I'm a cognitive scientist currently working on modeling human attention, but also broadly interested in machine learning applications and statistical analysis of large data sets. Attention is a difficult process which required optimization of the information delivery to complete multiple objectives. I previously have degrees in computer science from Indiana University and MS Ramaiah Institute of Technology.
Automatic parallel processing occurs in visual search when a target differs from other display objects on a salient visual dimension, as when a target is red and other objects are all green, and the phenomenon is termed popout. When a second display object is also perceptually salient but task irrelevant (here termed a foil), popout is hindered. The present two studies assess the amount of harm (or benefit) to popout when there are two foils, on different dimensions. In particular it answers the question: Do the interference effects cancel or add?
Markov random fields have the unique property of using neighbouring information to compute labels for the current node. In the problem of binary image segmentation; the image is segmented into object of interest and background. Various properties determine which label a specific region takes: among them are color, size and texture properties. This work explores the various characteristics of images in generating figure ground segmentations before running it through a classifier.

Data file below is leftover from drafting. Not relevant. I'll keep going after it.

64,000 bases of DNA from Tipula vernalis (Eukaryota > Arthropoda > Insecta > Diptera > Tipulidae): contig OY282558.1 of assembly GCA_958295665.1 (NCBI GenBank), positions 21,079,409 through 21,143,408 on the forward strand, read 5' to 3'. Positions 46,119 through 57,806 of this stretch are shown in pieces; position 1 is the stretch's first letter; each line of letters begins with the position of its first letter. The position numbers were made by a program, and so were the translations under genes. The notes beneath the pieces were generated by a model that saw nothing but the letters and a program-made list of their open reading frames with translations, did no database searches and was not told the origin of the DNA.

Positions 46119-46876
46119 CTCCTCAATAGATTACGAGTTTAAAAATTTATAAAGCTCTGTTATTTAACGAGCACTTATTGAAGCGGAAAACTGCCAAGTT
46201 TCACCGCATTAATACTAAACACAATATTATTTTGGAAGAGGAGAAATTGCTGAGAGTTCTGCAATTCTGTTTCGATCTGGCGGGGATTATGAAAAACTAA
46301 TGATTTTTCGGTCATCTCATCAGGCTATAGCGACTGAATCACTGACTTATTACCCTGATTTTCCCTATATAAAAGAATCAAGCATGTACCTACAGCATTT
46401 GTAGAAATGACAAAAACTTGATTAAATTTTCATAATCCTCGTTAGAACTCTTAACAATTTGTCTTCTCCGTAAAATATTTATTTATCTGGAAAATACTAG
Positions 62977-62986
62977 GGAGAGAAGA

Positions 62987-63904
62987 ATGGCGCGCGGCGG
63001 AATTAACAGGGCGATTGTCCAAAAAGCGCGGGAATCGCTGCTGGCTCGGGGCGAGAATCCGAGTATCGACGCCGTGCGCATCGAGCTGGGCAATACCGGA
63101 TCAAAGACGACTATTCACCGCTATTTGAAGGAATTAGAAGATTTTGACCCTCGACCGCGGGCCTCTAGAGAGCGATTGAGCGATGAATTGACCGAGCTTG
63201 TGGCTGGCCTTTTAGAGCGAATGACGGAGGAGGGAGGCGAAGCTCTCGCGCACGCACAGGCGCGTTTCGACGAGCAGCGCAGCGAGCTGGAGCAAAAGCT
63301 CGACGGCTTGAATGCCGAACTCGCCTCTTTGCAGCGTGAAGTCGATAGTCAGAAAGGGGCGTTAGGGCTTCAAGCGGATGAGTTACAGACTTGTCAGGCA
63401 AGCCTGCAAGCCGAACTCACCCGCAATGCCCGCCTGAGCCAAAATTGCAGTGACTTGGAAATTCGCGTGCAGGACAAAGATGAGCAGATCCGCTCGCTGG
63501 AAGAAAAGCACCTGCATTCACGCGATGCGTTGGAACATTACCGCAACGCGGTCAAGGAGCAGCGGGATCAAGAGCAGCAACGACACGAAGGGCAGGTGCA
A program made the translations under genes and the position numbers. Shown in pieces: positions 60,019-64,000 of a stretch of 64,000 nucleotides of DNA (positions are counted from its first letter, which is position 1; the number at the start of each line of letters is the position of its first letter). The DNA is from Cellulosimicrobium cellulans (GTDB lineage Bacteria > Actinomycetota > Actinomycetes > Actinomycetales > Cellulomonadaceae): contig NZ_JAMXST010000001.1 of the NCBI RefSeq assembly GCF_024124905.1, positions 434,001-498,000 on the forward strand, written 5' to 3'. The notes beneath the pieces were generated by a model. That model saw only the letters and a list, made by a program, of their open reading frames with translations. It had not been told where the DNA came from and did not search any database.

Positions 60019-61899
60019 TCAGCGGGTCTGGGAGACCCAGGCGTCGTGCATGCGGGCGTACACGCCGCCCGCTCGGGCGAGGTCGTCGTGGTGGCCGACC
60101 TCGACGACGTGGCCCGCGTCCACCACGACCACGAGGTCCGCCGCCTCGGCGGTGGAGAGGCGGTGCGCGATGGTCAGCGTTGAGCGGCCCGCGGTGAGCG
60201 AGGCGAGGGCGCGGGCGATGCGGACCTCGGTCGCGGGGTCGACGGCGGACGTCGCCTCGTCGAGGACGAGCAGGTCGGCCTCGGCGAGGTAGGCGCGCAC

There are various social networks catering to different needs. Are there identifiable patterns across social networks? Is the behaviour on one social network say twitter comparable to another network? This works tries to answer this question by looking at patterns of social behaviour across twitter and flickr. The user time feeds are identified and binned to specific time windows, then the binned time series are compared across networks to find strong markers of identification. Results show based only the meta content it is very difficult to disambiguate users across social networks.
Mention classification for co-reference resolution
This work was done in collaboration with the computational linguistic department at IU to explore a naive bayes classifier for the CoNNL shared task. The algorithm was simple and used syntatic and semantic cues from the annotated text to disambiguate co-refferent text.
Knowledge acquisition in computer systems follows a very unstructured approach, in some circles we say that knowledge evolves. This project used the opencyc architecutre and imposed constraints on the knowledge framework to tie in new sources of information to existing soruces of information. A simple dialog was developed to facilitate the definition and realtionship of new terms.
In GPS based autonomous vehicles, obstacle avoidance is a problem (so is obstacle detection, but lets skip that for now). In this work we explore obstacle avoidance along pre-planned routes. On detecting an obstacle the agent makes changes to the route to facilitate smooth movement of the vehicle. This mechanism can also be used in a multiagent system since it invovles minimal changes and proposes an easy to implement behaviour.
Most clustering algorithms assume a consistent state of membeship, this works for most data but in modern cyberworld memberhips change very quickly and the systems need to adapt to this change. The current algorithm proposes a modified ant-clustering algorithm which uses pheromone based probabilities to recompute memberships. The idea behind this technique is the ability for a system to recover from a sybilNet and thus change its membership.
Zero day attacks are hard to detect,a possible solution is to use anomaly-based intrusion detection. In this work we explore a genetic algroithm approach to facilitate rapid training of the classifier. The classifier uses byte frequencies generated from packet data and learns to classify anomalous packets.
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